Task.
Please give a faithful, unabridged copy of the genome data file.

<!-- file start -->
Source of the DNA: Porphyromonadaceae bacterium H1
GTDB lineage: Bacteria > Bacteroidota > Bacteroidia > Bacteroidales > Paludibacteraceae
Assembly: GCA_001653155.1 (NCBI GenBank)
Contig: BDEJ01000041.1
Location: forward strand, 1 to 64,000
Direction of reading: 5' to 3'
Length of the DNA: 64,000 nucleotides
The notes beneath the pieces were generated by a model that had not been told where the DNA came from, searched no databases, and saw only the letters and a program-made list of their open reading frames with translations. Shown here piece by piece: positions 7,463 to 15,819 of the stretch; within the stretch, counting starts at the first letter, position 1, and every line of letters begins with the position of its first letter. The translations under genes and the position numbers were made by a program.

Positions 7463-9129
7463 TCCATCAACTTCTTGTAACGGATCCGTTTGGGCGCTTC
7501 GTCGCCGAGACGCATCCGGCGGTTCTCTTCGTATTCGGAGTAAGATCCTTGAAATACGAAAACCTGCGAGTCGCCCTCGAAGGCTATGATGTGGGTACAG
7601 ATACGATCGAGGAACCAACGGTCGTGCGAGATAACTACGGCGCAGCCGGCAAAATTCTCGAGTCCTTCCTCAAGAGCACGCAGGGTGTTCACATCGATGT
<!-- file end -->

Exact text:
Source of the DNA: Porphyromonadaceae bacterium H1
GTDB lineage: Bacteria > Bacteroidota > Bacteroidia > Bacteroidales > Paludibacteraceae
Assembly: GCA_001653155.1 (NCBI GenBank)
Contig: BDEJ01000041.1
Location: forward strand, 1 to 64,000
Direction of reading: 5' to 3'
Length of the DNA: 64,000 nucleotides
The notes beneath the pieces were generated by a model that had not been told where the DNA came from, searched no databases, and saw only the letters and a program-made list of their open reading frames with translations. Shown here piece by piece: positions 7,463 to 15,819 of the stretch; within the stretch, counting starts at the first letter, position 1, and every line of letters begins with the position of its first letter. The translations under genes and the position numbers were made by a program.

Positions 7463-9129
7463 TCCATCAACTTCTTGTAACGGATCCGTTTGGGCGCTTC
7501 GTCGCCGAGACGCATCCGGCGGTTCTCTTCGTATTCGGAGTAAGATCCTTGAAATACGAAAACCTGCGAGTCGCCCTCGAAGGCTATGATGTGGGTACAG
7601 ATACGATCGAGGAACCAACGGTCGTGCGAGATAACTACGGCGCAGCCGGCAAAATTCTCGAGTCCTTCCTCAAGAGCACGCAGGGTGTTCACATCGATGT